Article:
If there is anything that can be taken away from this tragic incident is that everyone should:

  • ·       Have working smoke alarms on every level of your home, test them monthly.
  • ·      Plan and practice a home escape that includes 2 ways out of every room and a safe place to meet outside.
  • ·      Always follow manufacturers instructions on appliances, especially the areas that provide items of warning and cautions.
If any citizen or business would like a firefighter to come to their house to inspect smoke alarms, CO detectors and receive information on fire safety items, including escape plans please call our Safety First – Everyone Goes Home program at 301-864-SAFE (7233).

Firefighters met with community residents to discuss the house fire.

Lt Hammond assited a Carrington Court resident test her smoke alarm.

Battalion Chief Thomas "TJ" James coordinated todays community canvass.

Volunteer and career firefighters participated in todays effort.

If there was no answer at the door, fire safety and contact information was left for the resident.

Battalion Chief James asks permission to come into a Carrington Court home to check on AC units and smoke alarms.

Teresa Crisman, Fire/EMS Department Community Outreach Coordinator, discusses and overloaded power strip with a resident.

Crisman stopped and spoke with a family that was out for a stroll.

Cause of Fatal Fire is Accidental

MEDIA CONTACT: Mark E. Brady, Chief Spokesperson, 240-508-7930

Fire Investigators have determined the cause and origin of a Capitol Heights fire that claimed the life of a 5-year-old girl and critically injured her father and uncle.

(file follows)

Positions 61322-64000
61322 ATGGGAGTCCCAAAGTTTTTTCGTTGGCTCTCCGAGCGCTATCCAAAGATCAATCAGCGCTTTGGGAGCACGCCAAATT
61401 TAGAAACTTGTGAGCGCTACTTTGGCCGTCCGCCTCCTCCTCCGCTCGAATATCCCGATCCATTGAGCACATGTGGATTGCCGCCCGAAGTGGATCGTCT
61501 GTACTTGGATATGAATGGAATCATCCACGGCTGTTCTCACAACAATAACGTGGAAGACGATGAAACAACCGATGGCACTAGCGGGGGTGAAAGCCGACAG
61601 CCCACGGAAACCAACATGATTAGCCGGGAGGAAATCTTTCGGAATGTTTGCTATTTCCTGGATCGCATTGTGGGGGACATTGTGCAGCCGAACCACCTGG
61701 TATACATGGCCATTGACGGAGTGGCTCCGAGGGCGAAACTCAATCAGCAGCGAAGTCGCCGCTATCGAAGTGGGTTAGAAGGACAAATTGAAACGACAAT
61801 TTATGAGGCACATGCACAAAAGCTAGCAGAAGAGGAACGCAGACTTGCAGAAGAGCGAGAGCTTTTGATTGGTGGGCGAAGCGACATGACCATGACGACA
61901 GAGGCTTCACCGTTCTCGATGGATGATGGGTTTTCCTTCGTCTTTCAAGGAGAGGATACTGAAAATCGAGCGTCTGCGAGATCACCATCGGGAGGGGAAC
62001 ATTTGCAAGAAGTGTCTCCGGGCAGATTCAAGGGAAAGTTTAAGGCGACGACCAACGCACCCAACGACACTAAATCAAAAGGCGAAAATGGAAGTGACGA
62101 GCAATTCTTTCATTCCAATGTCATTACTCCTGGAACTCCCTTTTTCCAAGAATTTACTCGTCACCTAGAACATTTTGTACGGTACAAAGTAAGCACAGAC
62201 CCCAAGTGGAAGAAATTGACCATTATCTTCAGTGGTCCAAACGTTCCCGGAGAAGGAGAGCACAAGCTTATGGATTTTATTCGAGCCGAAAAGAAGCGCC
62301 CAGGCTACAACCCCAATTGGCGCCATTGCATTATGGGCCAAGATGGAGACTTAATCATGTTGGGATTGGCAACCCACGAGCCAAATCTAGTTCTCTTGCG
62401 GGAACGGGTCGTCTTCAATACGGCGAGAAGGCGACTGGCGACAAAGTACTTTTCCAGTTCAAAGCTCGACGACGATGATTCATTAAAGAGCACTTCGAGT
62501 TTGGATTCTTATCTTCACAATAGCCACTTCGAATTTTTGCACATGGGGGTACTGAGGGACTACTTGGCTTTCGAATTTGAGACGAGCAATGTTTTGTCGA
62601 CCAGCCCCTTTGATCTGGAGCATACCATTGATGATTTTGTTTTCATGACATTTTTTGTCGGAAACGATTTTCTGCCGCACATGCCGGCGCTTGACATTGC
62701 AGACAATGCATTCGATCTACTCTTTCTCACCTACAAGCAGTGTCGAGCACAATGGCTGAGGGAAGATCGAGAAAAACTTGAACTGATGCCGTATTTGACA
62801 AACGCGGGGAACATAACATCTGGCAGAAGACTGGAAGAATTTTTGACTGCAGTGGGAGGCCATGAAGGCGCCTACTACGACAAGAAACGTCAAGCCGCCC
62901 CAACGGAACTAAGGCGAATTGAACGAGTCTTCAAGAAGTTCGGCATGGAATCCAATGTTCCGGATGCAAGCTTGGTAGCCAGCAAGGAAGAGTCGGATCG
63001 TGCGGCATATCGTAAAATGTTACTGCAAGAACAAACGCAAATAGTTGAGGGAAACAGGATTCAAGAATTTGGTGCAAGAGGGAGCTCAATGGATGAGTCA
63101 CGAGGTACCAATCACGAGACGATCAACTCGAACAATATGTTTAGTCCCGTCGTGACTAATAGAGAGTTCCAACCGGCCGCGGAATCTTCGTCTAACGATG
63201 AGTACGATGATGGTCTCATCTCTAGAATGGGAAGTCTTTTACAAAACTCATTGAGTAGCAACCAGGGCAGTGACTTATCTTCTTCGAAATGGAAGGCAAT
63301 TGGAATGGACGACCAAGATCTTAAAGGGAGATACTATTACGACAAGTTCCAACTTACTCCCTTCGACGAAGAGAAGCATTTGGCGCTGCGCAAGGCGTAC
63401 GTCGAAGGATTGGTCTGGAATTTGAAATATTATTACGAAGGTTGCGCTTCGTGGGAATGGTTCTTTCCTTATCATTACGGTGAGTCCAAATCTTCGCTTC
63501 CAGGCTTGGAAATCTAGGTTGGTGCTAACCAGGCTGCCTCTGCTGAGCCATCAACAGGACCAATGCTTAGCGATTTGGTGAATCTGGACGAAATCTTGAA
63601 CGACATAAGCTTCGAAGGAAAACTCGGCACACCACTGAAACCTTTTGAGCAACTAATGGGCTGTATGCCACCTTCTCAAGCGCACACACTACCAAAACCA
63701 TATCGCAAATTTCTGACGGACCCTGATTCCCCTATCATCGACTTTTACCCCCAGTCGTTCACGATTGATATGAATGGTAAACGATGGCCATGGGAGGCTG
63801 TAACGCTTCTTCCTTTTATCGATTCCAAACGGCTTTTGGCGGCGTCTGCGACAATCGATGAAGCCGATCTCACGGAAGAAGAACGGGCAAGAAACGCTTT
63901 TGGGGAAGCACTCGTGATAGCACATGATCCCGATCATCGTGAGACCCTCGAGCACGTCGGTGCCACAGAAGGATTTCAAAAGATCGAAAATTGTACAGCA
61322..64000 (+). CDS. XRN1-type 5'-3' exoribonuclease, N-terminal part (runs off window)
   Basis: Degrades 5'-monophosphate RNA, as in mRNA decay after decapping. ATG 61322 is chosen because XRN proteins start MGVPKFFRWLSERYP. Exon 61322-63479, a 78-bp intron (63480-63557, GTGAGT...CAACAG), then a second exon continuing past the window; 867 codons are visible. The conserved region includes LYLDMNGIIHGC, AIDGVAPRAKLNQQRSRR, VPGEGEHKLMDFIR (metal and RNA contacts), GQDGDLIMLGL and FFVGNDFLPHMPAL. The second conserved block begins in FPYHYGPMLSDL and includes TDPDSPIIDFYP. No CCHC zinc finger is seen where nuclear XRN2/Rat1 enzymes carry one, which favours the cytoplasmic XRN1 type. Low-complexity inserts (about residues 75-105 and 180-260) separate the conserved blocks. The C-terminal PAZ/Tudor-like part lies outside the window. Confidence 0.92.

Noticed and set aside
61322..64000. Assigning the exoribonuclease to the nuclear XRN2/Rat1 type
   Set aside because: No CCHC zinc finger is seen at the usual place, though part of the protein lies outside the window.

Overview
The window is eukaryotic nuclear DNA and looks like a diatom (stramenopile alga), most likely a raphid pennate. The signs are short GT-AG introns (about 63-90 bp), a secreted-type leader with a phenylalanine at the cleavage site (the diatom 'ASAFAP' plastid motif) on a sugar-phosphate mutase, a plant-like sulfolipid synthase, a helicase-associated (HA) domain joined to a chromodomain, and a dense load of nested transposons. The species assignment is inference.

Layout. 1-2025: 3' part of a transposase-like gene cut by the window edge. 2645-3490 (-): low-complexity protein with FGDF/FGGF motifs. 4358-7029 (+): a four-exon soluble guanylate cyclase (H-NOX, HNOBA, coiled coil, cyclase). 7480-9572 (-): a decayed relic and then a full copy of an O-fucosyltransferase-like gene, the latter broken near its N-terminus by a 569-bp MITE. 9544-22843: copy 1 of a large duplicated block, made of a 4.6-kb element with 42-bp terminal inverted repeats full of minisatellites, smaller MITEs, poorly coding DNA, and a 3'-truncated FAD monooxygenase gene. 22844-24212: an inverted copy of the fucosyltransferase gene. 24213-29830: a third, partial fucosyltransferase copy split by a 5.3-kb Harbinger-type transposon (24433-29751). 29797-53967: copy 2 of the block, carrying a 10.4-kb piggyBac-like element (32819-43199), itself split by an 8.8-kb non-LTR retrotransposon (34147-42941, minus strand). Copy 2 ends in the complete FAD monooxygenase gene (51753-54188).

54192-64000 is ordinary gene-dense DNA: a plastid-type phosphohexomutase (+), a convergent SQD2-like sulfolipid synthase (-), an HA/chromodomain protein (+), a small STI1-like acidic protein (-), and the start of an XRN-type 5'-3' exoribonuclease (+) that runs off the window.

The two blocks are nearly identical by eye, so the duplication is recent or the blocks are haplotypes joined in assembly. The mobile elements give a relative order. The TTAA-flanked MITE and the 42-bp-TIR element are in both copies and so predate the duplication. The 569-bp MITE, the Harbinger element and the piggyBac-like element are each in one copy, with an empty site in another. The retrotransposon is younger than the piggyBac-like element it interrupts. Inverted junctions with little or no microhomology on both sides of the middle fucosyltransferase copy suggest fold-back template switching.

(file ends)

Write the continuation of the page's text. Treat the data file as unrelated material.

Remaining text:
The cause of the fire has been determined to be accidental and attributed to an overloaded electrical circuit.  The fire began in the first floor living room that is just inside the front door of the house.  Fire loss is estimated at $150,000.

The family living in the attached home has been displaced.  The two adults, 1 child and a dog will be making their own arrangements for housing.

No medical update as of this morning.  The last check was that the 24-year-old male and the 15-year-old male remained in critical condition at the Burn Unit.

The home was equipped with two working smoke alarms.  The chain of events leading up to the smoke alarms activating and after they sounded remains under investigation.

Volunteer and career firefighters will return to Carrington Court this morning at 10:00 am.  The Post Incident Neighborhood Intervention Program (PINIP) will be conducted in the community surrounding the tragic incident.  Firefighters will go door-to-door discussing the incident with neighbors, checking smoke alarms and discussing the need to plan and practice a home escape in the event of a fire.

Any citizen may call upon the Fire/EMS Department to visit their home before an emergency and have their smoke alarms checked and help plan a home escape. 

If needed, smoke alarms will be installed and the resident instructed on how to test the alarm on the first of each month and to change the battery at least once a year.  To receive our Safety First-Everyone Goes Home visit call 301-864-SAFE.  If needed, carbon monoxide detectors are also available.

Typically, an area where there is the most fire damage visible can often lead you to a point of origin.  In this picture you can see the most singed brick exterior is from the first living room window on the side of the house and in the area of the front door. (Brady)